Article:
"Strong Dollar"..."Weak Dollar"...What About A Gold-Backed Dollar?

Authored by Antonius Aquinas, annotated by Acting-Man's Pater Tenebrarum,

Contradictory Palaver

The recent hullabaloo among President Trump’s top monetary officials about the Administration’s “dollar policy” is just the start of what will likely be the first of many contradictory pronouncements and reversals which will take place in the coming months and years as the world’s reserve currency continues to be compromised.  So far, the Greenback has had its worst start since 1987, the year of a major stock market reset.

A modern-day reenactment of the famous “our currency, your problem” play that went over so extremely well in the 1970s… [PT]

 

The brief firestorm was set off by Treasury Secretary Steven Mnuchin who said in response to the dollar’s recent slide:

“Obviously, a weaker dollar is good for us, it’s good because it has to do with trade and opportunities.”*

Mnuchin backtracked a bit as international financial leaders criticized the apparent shift in policy while Administration officials sought to clarify the Secretary’s remarks.  President Trump weighted in on the matter saying:

“Ultimately, I want to see a strong dollar” and added that Mnuchin’s comments were “taken out of context.”

While President Trump sought to allay jittery currency markets that monetary policy had not changed, candidate Trump supported the Federal Reserve’s suppression of interest rates and did not want to see a rising dollar:

“I must be honest, I’m a low interest rate person. If we raise rates and if the dollar starts getting too strong, we’re going to have some very major problems”.**

Of course, the entire uproar about a strong dollar versus weak dollar is a sham. When the dollar (and for that matter all other national currencies) cannot be redeemed for either gold or silver, it is inherently “weak” and ultimately worthless.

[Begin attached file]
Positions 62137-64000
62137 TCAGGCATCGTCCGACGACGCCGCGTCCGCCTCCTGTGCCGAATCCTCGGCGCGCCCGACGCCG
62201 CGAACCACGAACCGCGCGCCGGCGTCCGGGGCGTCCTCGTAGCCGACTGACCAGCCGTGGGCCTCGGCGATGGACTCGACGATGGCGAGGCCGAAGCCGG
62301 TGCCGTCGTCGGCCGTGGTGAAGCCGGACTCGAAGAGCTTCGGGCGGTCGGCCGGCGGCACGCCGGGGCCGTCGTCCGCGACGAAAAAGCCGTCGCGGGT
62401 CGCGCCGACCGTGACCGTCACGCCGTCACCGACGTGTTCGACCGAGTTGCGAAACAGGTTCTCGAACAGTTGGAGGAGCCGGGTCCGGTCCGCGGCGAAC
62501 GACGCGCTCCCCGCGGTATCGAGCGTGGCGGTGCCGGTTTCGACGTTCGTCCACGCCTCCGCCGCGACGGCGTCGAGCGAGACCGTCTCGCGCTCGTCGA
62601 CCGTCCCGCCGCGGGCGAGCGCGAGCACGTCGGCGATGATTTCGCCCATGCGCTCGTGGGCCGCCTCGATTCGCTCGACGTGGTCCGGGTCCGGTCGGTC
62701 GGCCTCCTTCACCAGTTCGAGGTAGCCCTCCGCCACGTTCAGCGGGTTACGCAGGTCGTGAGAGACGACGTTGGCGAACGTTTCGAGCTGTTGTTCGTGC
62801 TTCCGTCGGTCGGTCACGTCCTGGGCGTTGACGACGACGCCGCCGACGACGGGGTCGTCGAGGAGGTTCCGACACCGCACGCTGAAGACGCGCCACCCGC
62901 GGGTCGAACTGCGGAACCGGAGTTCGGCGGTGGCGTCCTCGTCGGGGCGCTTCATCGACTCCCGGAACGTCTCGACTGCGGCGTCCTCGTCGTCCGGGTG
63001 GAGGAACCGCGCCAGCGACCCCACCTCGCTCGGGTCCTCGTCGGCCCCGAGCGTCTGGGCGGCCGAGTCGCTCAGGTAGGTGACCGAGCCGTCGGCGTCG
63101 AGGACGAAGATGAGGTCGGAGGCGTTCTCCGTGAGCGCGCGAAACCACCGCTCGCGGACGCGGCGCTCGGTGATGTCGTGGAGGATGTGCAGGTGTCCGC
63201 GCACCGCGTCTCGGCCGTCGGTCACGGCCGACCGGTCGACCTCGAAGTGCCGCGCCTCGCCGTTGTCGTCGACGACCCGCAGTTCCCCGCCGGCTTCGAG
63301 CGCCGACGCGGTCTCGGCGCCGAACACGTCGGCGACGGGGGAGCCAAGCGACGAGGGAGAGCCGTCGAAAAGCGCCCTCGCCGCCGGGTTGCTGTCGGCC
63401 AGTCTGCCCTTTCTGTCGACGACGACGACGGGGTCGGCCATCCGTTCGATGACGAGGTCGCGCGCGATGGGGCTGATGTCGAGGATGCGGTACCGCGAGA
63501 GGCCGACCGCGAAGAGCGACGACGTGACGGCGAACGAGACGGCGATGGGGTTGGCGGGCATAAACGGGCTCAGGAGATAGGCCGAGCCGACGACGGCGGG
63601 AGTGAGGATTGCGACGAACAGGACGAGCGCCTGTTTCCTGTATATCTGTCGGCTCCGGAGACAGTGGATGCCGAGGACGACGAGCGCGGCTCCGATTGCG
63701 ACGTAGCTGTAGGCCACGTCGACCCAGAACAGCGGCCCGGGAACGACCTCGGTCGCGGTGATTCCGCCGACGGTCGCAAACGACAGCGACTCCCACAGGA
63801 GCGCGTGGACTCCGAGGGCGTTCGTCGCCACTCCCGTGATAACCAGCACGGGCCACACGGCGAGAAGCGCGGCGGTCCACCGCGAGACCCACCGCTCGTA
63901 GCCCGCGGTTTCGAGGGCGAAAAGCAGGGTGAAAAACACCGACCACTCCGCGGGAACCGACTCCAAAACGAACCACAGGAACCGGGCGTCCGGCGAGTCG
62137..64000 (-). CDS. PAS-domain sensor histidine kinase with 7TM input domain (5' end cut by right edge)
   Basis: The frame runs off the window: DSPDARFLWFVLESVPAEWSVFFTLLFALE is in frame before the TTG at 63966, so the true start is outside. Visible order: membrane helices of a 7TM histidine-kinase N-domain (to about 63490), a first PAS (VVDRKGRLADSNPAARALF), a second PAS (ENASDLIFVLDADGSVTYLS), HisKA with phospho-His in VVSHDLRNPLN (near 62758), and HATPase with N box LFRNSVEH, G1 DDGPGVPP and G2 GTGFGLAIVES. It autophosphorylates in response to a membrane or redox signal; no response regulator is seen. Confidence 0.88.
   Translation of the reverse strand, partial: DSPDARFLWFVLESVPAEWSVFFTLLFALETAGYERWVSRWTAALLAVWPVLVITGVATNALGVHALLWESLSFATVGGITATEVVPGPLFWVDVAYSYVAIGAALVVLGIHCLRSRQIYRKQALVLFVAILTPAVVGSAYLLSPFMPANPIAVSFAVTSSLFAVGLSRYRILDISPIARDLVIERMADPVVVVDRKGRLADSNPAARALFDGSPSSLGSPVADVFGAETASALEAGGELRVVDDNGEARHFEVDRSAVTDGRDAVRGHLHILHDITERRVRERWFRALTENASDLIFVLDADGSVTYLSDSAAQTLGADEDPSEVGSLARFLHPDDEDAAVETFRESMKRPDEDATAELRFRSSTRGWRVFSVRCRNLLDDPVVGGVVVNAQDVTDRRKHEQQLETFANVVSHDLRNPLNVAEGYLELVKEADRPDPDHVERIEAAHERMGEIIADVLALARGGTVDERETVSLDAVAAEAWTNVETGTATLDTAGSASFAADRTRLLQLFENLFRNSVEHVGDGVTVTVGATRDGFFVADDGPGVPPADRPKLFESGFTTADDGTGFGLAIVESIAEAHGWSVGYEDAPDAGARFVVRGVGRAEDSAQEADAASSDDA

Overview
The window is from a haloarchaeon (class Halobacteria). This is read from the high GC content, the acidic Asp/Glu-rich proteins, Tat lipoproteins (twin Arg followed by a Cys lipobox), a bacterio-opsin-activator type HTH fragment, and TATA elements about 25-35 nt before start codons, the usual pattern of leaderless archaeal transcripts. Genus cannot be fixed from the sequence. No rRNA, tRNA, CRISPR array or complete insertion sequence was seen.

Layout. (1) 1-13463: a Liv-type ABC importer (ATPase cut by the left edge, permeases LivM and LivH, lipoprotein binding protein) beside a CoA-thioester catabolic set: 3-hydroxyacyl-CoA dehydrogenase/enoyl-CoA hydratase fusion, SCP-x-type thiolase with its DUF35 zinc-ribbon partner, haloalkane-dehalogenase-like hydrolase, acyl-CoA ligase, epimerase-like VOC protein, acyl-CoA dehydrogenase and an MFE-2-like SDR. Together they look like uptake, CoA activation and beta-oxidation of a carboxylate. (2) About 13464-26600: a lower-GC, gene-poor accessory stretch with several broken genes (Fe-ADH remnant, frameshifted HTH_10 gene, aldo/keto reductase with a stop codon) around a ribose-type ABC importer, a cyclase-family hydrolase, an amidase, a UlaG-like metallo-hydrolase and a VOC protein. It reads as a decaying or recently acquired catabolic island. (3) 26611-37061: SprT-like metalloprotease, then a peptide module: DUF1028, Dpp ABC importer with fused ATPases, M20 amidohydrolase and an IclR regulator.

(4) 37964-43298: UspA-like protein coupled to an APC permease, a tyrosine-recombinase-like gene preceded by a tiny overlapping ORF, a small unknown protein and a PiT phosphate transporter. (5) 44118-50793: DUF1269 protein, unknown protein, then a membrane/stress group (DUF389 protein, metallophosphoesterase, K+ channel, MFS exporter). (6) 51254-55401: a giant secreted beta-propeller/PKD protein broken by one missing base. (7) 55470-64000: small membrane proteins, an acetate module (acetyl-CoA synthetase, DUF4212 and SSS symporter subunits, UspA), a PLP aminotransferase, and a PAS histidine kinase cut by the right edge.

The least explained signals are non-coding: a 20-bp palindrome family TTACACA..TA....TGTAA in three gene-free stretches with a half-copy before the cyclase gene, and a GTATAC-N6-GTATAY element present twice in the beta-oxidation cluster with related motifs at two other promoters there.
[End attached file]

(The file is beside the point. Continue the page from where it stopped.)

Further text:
That this obvious fact is not recognized by the Trump Administration, international monetary authorities, and the financial press demonstrates just how unstable the dollar and world currencies actually are.

The US dollar today and in 1987 – in both years the Federal Reserve had embarked on a rate hike campaign, a new and untested Fed chairman took the helm at the Fed, and the US dollar was very weak. As you can see it actually reached “oversold” levels in late January/early February in both years, and started to bounce from there in the short term (before resuming its slide in 1987 – we cannot be certain yet what will happen this time around, but the parallels are slightly worrisome). [PT]

 

How to Create a MAGA Dollar

If President Trump truly wants to see a strong dollar that will become a linchpin in “making America great again,” he should enact policies that will return the dollar to its original function – a warehouse receipt that can be redeemed for precious metals.  Just as important, an authentic strong dollar policy would mean that no dollar can be created that did not have “an equal amount” of gold/silver in bank vaults – in essence a 100% gold dollar.

These two acts would guarantee a strong dollar and ensure that the dollar would remain the world’s reserve currency. Moreover, a fully redeemable dollar would likely lead to other nations adopting similar measures.

A gold-backed dollar would also head off China’s not too subtle attempt at replacement of the Greenback with the Yuan as the world’s reserve currency.  Its “Belt & Road Initiative,” its massive accumulation of gold, and other actions are all aimed at making the Yuan the dominant world currency which, if successful, will have catastrophic financial repercussions for the US and Western Europe.